Ziggy Stardust Was A Star On-Screen, Too

Jan 11, 2016
Originally published on January 11, 2016 7:47 pm

David Bowie, who died Sunday at the age of 69, is best-known for his music — but he was also an actor of considerable gifts.

When he fell to Earth in 1976, an extraterrestrial seeking water for a dying planet, Bowie was persuasively otherworldly. One eye blue, the other green, hair a flaming auburn, his never-aging, British-accented alien was the first glimpse movie audiences got of a rock star who had already been a "Space Oddity," sung about a Starman, and become internationally recognized as the glammed-up Ziggy Stardust.

His casting by director Nicholas Roeg was regarded by many at the time as a stunt — it would be his look, his androgyny, his weirdness audiences would be coming for. But then they saw his Man Who Fell to Earth, struggling to appear normal, to not attract suspicion, and audiences realized this enigmatic, infinitely changeable musician had acting chops as well.

Bowie, had, in fact, studied avant-garde theater and mime in the early 1960s before his music career took off. And as in his music, he was attracted to dramatic material that let him be a chameleon. Four years after appearing in The Man Who Fell To Earth, he stepped into the title role on Broadway of The Elephant Man, earning excellent reviews as Joseph Merrick, grotesque of body, eloquent of spirit. "Sometimes I think my head is so big," Bowie keened in-character, "because it is so full of dreams."

Bowie's film choices inspired dreams. He was a vampire's lover in The Hunger, both a prisoner of war and an object of desire in Merry Christmas Mr. Lawrence, the prize catch in Marlene Dietrich's stable of escorts in Just a Gigolo, the goblin king in Labyrinth, and a soft-spoken Pontius Pilate in Martin Scorsese's The Last Temptation of Christ. And if none of those roles required him to sing, he brought a knowing expertise to one role that did — a record exec grooming a young recording artist in Absolute Beginners. "Why am I so exciting?" he sings. "What makes me dramatic?

Who better to ask those questions than this man who had made a career of reinvention: David Bowie, enigmatic artist who fell — all too briefly — to Earth.

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KELLY MCEVERS, HOST:

You have probably heard this news by now. David Bowie has died at the sage of 69. He, of course, is best known for his music, but our critic Bob Mondello says he was also a gifted actor.

BOB MONDELLO, BYLINE: When he fell to Earth in 1976, an extraterrestrial seeking water for a dying planet, David Bowie was persuasively otherworldly.

(SOUNDBITE OF FILM, "THE MAN WHO FELL TO EARTH")

UNIDENTIFIED ACTOR: (As Character) There's no flash with an X-ray, Mr. Newton. You can't see an X-ray.

DAVID BOWIE: (As Thomas Jerome Newton) I can. I can see X-rays.

UNIDENTIFIED ACTRESS #1: (As Character) Are you wearing contact lenses? I can see something inside there.

BOWIE: (As Thomas Jerome Newton) Please don't hurt my eyes.

MONDELLO: One eye blue, the other green, hair a flaming auburn, Bowie's never-aging British-accented alien was the first glimpse movie audiences got of a rock star who'd already been a space oddity, sung about a star man and become internationally recognized as the glammed-up up Ziggy Stardust. His casting by director Nicolas Roeg was regarded by many at the time as a stunt. It would be his look, his androgyny, his weirdness that audiences would be coming for. But then they saw his man who fell to Earth struggling to appear normal to not attract suspicion, and audiences realized this enigmatic, infinitely changeable musician had acting chops as well.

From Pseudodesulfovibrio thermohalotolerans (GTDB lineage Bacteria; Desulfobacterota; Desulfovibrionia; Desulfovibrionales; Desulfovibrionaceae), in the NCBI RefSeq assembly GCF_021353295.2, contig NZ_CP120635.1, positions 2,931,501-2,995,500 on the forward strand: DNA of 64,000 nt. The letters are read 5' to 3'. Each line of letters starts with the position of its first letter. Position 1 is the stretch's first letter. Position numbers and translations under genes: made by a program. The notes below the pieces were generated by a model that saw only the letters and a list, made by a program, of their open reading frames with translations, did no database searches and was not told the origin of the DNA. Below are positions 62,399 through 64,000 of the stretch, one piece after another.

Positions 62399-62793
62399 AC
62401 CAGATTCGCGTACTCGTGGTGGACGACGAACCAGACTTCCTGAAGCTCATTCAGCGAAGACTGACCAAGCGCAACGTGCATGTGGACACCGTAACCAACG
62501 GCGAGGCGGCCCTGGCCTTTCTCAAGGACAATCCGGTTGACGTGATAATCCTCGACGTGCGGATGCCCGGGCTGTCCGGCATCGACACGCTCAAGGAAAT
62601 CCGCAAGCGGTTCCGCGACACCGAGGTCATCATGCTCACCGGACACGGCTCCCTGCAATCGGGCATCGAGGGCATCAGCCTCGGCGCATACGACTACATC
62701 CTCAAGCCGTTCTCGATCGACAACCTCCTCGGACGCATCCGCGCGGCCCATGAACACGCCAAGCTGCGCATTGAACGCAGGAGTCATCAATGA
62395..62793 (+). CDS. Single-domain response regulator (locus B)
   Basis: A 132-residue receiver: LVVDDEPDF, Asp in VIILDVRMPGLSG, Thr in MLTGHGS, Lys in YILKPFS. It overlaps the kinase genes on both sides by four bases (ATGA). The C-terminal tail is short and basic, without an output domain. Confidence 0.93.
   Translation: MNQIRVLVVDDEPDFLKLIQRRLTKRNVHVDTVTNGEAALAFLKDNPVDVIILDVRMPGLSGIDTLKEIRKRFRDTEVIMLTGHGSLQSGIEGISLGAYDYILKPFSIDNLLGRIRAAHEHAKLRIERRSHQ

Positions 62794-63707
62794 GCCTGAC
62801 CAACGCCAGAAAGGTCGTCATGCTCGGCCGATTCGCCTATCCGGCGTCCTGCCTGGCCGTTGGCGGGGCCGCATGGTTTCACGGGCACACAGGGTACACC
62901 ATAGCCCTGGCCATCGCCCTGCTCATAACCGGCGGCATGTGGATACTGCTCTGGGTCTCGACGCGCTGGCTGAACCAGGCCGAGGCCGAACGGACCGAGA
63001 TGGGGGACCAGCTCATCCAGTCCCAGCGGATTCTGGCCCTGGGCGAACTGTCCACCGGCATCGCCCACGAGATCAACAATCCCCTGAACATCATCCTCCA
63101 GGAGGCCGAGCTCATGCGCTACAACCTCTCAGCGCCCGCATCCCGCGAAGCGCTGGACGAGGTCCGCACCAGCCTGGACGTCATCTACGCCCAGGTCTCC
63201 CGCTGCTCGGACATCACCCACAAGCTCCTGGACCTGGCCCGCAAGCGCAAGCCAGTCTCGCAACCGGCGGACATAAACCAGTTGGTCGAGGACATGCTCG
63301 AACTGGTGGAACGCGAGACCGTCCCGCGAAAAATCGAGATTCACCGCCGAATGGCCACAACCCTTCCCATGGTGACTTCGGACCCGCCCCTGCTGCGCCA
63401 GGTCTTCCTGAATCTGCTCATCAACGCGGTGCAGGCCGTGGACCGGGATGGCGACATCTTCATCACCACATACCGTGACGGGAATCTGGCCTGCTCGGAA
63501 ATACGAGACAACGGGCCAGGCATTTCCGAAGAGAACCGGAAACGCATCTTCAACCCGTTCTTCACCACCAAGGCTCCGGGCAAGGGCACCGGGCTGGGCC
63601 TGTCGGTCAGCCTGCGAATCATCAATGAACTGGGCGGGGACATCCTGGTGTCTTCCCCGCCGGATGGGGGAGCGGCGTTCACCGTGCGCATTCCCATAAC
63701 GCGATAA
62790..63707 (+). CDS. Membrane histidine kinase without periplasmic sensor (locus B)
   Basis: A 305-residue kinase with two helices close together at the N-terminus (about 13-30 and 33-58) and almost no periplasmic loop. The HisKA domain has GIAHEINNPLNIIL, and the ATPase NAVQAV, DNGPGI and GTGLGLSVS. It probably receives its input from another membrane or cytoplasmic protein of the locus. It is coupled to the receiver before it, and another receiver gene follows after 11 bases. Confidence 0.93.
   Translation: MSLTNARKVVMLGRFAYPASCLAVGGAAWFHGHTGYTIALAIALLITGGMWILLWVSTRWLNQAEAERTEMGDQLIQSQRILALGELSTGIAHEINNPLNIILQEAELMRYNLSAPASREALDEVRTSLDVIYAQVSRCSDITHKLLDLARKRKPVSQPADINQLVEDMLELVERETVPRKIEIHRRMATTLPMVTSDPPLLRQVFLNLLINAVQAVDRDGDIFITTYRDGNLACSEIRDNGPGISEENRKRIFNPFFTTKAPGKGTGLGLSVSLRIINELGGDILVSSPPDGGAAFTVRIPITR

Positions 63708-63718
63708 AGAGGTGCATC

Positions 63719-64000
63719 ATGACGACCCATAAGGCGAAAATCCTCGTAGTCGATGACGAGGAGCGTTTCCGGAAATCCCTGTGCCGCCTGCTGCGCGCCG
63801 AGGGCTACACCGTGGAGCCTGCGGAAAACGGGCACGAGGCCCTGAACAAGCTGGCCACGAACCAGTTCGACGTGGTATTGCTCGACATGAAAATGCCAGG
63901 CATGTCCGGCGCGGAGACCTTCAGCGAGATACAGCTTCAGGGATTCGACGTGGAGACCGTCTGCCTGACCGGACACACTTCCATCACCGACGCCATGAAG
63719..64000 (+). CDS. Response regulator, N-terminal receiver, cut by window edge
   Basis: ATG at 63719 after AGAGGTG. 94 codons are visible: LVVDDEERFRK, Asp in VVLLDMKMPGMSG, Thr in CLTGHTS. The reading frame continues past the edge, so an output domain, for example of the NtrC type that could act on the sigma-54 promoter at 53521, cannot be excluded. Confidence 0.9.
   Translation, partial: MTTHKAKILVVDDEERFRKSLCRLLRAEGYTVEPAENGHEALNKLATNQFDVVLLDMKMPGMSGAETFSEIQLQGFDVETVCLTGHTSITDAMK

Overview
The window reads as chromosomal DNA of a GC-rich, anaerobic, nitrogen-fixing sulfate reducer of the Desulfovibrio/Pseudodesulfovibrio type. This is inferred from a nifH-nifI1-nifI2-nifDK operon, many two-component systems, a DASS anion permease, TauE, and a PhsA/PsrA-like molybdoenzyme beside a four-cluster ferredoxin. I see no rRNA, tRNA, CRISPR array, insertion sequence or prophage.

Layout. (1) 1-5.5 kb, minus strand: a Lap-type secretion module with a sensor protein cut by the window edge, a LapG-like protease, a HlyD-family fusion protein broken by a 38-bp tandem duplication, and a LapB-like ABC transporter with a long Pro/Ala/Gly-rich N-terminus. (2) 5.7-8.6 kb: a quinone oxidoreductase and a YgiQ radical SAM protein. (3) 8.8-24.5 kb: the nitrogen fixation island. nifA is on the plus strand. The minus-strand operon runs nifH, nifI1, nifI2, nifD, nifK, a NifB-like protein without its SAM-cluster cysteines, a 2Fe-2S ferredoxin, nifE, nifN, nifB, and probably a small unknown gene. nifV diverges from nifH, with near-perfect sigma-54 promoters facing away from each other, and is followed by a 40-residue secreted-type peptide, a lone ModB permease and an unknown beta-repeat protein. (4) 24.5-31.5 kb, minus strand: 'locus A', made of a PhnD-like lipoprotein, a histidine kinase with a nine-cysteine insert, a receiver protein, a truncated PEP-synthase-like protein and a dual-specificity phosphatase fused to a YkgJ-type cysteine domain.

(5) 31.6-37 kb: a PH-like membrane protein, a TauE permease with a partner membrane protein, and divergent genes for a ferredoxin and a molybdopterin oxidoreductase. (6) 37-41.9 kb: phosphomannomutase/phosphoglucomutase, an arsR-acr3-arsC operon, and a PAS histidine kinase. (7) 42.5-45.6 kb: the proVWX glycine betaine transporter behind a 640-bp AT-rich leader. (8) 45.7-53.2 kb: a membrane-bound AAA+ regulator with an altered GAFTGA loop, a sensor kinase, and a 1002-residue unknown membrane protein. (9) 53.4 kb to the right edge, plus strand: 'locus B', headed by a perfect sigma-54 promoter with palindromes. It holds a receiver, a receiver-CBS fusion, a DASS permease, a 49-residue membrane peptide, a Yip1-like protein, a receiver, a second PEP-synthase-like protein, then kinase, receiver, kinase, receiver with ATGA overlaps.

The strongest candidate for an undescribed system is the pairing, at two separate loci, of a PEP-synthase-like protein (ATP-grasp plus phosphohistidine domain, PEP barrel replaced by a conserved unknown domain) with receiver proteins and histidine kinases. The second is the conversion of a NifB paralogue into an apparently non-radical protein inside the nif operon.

(SOUNDBITE OF FILM, "THE MAN WHO FELL TO EARTH")

BOWIE: (As Thomas Jerome Newton) Mary-Lou, help me.

MONDELLO: David Bowie had, in fact, studied avant-garde theater and mime in the early 1960s before his music career took off. And as in his music, he was attracted to dramatic material that let him be a chameleon. After appearing in "The Man Who Fell To Earth," he stepped into the title role on Broadway of "The Elephant Man," earning excellent reviews as Joseph Merrick, grotesque of body, eloquent of spirit.

(SOUNDBITE OF PLAY, "THE ELEPHANT MAN")

BOWIE: (As Joseph Merrick) My mother was so beautiful. She was knocked down by an elephant in the circus when she was pregnant. Something must've happened. Don't you think?

UNIDENTIFIED ACTRESS #2: (As Character) It may well have.

BOWIE: (As Joseph Merrick) May well have, but sometimes I think my head is so big 'cause it is so full of dreams.

MONDELLO: Bowie's film choices inspired dreams. He was a vampire's lover in "The Hunger," both a prisoner of war and an object of desire in "Merry Christmas Mr. Lawrence," the prize catch in Marlene Dietrich's stable of escorts in "Just a Gigolo," the goblin king in "Labyrinth" and a soft-spoken Pontius Pilate in Martin Scorsese's "The Last Temptation Of Christ." And if none of those roles required him to sing, he brought a knowing expertise to one role that did - a record exec grooming a young recording artist in "Absolute Beginners."

(SOUNDBITE OF FILM, "ABSOLUTE BEGINNERS")

BOWIE: (As Vendice Partners) Colin, I want you to use your imagination. You wake up one morning, and you ask yourself, (singing) why am I so exciting? What makes me dramatic?

MONDELLO: Who better to ask those questions than this man who made a career of reinvention, David Bowie, enigmatic artist who fell all too briefly to Earth.

(SOUNDBITE OF FILM, "ABSOLUTE BEGINNERS")

BOWIE: (As Vendice Partners) You fall for reality.

MONDELLO: I'm Bob Mondello.

(SOUNDBITE OF FILM, "ABSOLUTE BEGINNERS")

BOWIE: (As Vendice Partners) You're bruised and wounded, then you learn to fall in love with yourself. Transcript provided by NPR, Copyright NPR.